In determining whether student loan corporations formed by four different states may be sued in a qui tam action alleging they defrauded the U.S. Department of Education, an Alexandria U.S. District Court applies an “arm of the state” analysis and finds that state education loan agencies for Pennsylvania, Kentucky, Vermont and Arkansas are not “persons” who can be sued under the False Claims Act.
This case is back on remand from the 4th Circuit [VLW 012-2-132], which vacated dismissal of the suit and remanded for application of an “arm of the state” analysis. The 4th Circuit determined this is the appropriate legal standard in deciding whether an entity is a “person” subject to suit under the False Claims Act, as there is a virtual coincidence of scope between the statutory inquiry under the FCA and the 11th Amendment sovereign immunity inquiry.
In a fourth amended complaint, plaintiff alleges defendants submitted fraudulent claims under the Family Education Loan Program in violation of the FCA, in order to obtain 9.5 percent special allowance payments (SAP). More specifically, that defendants used pre-October 1, 1993 tax-exempt bond proceeds to unlawfully make or buy additional loans that were guaranteed the minimum 9.5 percent yield. Plaintiff alleges such activity was prohibited by the repeal of the 9.5 percent SAP in 1993, and Department of Education regulations put in place for the purpose of phasing out the 9.5 percent SAPs.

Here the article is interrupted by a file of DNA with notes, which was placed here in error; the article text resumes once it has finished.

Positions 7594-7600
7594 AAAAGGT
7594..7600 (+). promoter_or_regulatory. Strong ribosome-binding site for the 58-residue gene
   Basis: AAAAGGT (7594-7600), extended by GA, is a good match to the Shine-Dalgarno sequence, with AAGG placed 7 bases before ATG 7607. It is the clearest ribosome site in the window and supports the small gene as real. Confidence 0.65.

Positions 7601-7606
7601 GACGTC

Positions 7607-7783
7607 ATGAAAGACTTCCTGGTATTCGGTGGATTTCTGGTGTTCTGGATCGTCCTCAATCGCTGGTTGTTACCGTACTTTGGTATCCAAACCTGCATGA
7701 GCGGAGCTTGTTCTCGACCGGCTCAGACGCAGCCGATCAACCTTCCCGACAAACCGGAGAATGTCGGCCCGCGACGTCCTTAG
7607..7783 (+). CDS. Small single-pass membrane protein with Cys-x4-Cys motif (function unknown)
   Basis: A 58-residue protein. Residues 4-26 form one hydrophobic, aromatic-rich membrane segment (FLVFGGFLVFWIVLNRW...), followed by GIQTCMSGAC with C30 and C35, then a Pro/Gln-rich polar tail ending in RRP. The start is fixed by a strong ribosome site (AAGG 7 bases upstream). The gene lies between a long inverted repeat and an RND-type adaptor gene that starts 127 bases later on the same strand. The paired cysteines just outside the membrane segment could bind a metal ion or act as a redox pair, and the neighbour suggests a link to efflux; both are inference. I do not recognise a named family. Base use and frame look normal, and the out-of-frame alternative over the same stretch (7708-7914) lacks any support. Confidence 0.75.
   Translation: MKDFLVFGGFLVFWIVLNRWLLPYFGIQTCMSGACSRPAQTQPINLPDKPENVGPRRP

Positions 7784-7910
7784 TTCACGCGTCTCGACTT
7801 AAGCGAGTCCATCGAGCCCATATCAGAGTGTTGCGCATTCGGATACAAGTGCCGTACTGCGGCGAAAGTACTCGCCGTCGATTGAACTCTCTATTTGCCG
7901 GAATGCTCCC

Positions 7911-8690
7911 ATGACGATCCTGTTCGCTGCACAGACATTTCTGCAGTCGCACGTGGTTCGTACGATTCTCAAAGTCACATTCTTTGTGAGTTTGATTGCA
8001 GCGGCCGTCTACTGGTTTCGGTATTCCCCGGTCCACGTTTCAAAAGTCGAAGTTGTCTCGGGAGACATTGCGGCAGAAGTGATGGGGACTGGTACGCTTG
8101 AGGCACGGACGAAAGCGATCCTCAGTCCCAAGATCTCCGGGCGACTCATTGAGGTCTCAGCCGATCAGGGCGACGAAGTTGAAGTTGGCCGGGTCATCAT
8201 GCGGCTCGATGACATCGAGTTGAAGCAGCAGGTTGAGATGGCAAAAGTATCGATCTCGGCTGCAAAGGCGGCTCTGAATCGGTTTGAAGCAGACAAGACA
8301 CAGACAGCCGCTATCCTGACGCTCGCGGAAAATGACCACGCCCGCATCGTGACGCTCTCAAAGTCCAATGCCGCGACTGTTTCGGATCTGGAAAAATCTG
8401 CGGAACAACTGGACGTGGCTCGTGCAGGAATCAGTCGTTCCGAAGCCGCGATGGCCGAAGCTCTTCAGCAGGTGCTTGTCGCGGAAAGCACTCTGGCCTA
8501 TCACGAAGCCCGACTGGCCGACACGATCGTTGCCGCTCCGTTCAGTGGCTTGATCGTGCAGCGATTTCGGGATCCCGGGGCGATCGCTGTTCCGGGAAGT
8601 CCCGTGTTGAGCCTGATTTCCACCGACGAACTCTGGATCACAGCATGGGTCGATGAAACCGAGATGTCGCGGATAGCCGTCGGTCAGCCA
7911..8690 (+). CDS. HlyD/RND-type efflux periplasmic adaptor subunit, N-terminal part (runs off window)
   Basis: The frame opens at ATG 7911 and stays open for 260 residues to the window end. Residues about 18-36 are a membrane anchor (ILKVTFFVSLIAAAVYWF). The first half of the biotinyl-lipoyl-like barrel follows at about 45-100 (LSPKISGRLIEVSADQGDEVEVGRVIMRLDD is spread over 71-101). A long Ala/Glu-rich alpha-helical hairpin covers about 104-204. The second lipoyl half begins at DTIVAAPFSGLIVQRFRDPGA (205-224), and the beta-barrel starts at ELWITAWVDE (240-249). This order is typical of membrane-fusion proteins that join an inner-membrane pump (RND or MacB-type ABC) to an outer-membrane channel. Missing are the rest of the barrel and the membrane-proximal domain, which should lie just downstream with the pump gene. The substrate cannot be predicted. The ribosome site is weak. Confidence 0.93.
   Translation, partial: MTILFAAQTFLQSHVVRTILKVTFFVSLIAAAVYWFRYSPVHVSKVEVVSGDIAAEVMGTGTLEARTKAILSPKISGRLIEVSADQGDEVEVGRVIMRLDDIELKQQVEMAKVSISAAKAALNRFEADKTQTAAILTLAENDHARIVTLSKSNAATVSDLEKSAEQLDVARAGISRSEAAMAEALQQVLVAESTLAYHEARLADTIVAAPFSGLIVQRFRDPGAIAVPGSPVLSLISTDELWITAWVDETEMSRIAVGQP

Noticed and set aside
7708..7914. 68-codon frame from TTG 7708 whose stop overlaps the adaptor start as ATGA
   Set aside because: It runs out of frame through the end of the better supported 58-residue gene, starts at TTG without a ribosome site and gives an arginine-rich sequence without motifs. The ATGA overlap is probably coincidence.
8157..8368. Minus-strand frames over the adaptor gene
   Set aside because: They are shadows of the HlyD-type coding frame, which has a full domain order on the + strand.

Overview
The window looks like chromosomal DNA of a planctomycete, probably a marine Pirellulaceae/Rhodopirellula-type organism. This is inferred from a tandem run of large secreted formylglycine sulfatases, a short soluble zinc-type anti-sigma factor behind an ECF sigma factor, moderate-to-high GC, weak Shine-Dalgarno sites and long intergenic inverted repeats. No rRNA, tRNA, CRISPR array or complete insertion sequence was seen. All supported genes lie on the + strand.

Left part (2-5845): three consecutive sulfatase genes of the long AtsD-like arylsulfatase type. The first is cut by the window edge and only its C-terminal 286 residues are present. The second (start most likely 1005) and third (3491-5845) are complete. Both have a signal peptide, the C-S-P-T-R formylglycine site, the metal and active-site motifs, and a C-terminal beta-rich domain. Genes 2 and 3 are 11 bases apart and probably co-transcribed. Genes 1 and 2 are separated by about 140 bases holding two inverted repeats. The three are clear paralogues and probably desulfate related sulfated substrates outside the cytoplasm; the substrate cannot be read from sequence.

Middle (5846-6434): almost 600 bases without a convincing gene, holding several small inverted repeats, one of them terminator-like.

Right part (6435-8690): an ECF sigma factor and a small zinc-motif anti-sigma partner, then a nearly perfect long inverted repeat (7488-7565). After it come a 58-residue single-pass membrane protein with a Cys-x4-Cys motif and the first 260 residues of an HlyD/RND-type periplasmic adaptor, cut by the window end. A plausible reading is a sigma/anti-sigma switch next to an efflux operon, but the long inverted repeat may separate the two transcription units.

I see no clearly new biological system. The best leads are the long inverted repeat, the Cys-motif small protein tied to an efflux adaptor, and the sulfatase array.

Under the appropriate analysis, the court finds that each defendant is an arm of each of their respective stats. Accordingly, each defendant is not a person who may be sued by a qui tam relator, plaintiff in this action, under the False Claims Act. Plaintiff has therefore not stated a claim upon which relief can be granted against any of the defendants and their motion to dismiss should be granted.
U.S. ex rel. Jon H. Oberg v. Pa. Higher Educ. Authority (Hilton) No. 01:07-960, Dec. 5, 2012; USDC at Alexandria, Va. VLW 012-3-607, 22 pp.